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back to article Woolwich beheading sparks call to REVIVE UK Snoopers' Charter

Nick Clegg has been warned that his opposition to the controversial Communications Data Bill could leave Britain "at risk" after a soldier was beheaded in Woolwich, London. The deputy prime minister is coming under increased pressure to rethink his stance on the draft law, dubbed the Snoopers' Charter. The bill, if passed by …

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Right.

Because everyone posts:

Just beheaded an infidel in #Woolwich. Allahu Akhbar! #islam #jihad #PraiseBe

(Or discusses it on the phone/email/etc)

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Re: Right.

However this does seem be an example of where targeted monitoring of the communications of these individuals might have stopped this happening.

This barbaric murder of an innocent man in the name of Islam does seem to be have been carried out by; at least one individual known to the security services, an individual already know to have extremist views and people who don't seem to have concealed their intentions.

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Re: Right.

The police and security services already have the tools to do targeted monitoring of individuals. In fact, the security services had been monitoring these 2. So, this proposed law won't actually help in this sort of circumstance at all.

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Re: Right.

They were known to the security services, how much was known is really the question?

Had the security services been in a position to look at with whom they had been communicating might they then have had been better able to assess these people as a danger to society?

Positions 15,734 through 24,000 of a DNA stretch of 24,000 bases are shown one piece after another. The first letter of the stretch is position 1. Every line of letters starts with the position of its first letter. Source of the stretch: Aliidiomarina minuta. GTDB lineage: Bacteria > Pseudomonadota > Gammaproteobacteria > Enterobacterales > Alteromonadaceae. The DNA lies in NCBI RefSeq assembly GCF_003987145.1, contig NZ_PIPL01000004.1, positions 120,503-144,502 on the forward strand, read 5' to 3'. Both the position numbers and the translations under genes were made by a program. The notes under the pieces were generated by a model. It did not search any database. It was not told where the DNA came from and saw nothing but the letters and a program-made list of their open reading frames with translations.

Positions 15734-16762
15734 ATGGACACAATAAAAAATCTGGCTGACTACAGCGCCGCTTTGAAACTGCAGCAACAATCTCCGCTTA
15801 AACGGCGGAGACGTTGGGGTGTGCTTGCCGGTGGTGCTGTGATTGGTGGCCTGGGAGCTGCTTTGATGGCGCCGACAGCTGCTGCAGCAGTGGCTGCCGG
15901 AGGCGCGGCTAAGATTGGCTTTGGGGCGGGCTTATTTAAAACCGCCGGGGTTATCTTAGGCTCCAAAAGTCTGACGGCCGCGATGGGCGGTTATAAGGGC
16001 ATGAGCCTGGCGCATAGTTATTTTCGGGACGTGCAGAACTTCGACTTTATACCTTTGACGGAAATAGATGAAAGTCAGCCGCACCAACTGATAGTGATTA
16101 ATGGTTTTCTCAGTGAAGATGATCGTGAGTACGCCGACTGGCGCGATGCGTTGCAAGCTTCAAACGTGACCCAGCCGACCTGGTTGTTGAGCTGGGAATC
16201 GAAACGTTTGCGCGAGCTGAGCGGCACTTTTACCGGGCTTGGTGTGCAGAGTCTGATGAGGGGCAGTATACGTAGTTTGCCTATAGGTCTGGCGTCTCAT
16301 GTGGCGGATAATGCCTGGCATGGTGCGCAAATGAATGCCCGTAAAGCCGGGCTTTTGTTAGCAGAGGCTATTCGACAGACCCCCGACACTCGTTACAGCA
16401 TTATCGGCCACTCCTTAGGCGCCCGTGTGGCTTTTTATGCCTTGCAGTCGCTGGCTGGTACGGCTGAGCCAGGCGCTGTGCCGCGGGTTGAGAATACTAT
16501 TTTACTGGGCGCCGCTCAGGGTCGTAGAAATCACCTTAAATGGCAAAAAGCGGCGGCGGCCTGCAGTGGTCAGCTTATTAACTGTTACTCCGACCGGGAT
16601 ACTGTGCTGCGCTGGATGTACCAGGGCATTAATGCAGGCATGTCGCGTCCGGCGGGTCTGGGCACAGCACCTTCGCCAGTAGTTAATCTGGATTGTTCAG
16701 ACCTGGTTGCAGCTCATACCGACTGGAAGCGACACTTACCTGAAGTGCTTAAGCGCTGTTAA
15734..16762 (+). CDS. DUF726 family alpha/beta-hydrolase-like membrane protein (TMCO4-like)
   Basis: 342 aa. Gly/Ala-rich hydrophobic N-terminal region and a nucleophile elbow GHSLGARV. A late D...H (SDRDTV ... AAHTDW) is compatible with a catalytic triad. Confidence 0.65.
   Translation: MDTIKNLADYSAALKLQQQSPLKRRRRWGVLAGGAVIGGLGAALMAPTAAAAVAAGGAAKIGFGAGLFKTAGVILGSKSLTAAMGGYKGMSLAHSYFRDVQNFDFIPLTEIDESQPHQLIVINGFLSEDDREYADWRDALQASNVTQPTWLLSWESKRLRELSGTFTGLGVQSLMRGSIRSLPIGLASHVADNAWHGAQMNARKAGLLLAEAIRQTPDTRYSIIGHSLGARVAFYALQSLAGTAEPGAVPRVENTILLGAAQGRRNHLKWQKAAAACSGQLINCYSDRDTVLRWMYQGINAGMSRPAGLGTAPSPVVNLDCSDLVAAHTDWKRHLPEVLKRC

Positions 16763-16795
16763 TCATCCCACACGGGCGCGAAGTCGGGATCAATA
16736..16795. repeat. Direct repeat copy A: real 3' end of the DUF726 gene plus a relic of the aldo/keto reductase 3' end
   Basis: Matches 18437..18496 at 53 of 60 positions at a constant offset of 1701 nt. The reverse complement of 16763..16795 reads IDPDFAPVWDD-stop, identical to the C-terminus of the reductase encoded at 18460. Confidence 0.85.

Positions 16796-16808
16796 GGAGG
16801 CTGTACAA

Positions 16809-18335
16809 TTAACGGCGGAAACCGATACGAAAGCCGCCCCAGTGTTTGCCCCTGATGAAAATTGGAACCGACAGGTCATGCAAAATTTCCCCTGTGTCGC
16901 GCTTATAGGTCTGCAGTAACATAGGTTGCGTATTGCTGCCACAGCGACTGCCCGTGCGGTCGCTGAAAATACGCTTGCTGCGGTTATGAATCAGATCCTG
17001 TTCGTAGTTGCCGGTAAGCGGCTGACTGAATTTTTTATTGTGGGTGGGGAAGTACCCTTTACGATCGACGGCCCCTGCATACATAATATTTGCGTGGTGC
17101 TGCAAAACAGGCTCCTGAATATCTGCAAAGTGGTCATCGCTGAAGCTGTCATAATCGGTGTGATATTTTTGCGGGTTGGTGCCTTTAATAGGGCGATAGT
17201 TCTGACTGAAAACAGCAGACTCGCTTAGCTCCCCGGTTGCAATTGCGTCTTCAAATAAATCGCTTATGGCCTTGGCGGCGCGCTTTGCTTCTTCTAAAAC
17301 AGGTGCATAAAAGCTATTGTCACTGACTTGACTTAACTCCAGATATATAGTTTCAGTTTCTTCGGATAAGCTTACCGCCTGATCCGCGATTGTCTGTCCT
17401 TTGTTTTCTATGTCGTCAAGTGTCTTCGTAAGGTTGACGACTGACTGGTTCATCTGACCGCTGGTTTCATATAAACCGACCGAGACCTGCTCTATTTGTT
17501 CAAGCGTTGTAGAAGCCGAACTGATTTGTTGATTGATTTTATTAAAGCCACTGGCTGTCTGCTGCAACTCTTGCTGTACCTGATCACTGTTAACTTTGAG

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Re: Right.

Of course Just beheaded.... would hardly help prevention.

As we pointed out the first time they tried this Stalinesque bull, it won't work and it won't help. Boris has sunk any hope of election as anything beyond baffoon hair consultant by suggesting the police had 'compelling' arguments in favour,

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Re: Right.

@ TT - possibly, but that of itself is hardly a justification. There is an instinctive desire to think ' if only we did/allowed/banned X then Y would not happen '. This sort of thinking is as seductive as crack and has been used by the weak and manipulative throughout history to repress and control people.

The simple truth is that life is messy and bad shit sometimes happens to good people for no reason. We should not allow tragedies to debase us.

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Re: Right.

Someone being 'known' to the security services does not mean that they are a risk.

The security services will know something about everyone who has ever held security clearance or who has physically visited one of their location. They know something about people who have visited countries in the Middle-East, Asia, or the Ex Soviet Union countries. They know about anybody who has held public office, especially if that office manages sensitive data. There are probably any number of demonstrations or events where they will identify the people who attended, and keep a record of the people, so know about them too. Any of you reading this could be known to them in one way or another.

Just because you are known to the security services does not mean that you are automatically a terror suspect. Sometimes people are known for good reasons. Sometimes they are known but not judged to be a risk worth pursuing. Sometimes they get it wrong. Sometimes they have not got the correct resources.

@Titus. If you were to say that one in a hundred of the people who fit a particular profile that they know about may be a risk (and I emphasise that this is a number plucked out of thin air), then that means that 99 completely innocent people may end up being monitored.

So if you (for example), were next to a group protesting about Margaret Thatcher, took part in a Student protest about fees at the Houses of Parliament, were a member of CND, went on holiday to a former Soviet country, the Middle East, East Africa or Pakistan, and regularly use TOR or encrypted Bit Torrent, you may be on their list. How does that make you feel. Good? Still want to give them the power to look at what you are doing online?

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Re: Right.

The electorate has made it perfectly clear they do want a baffoon hair consultant in charge - whats your point?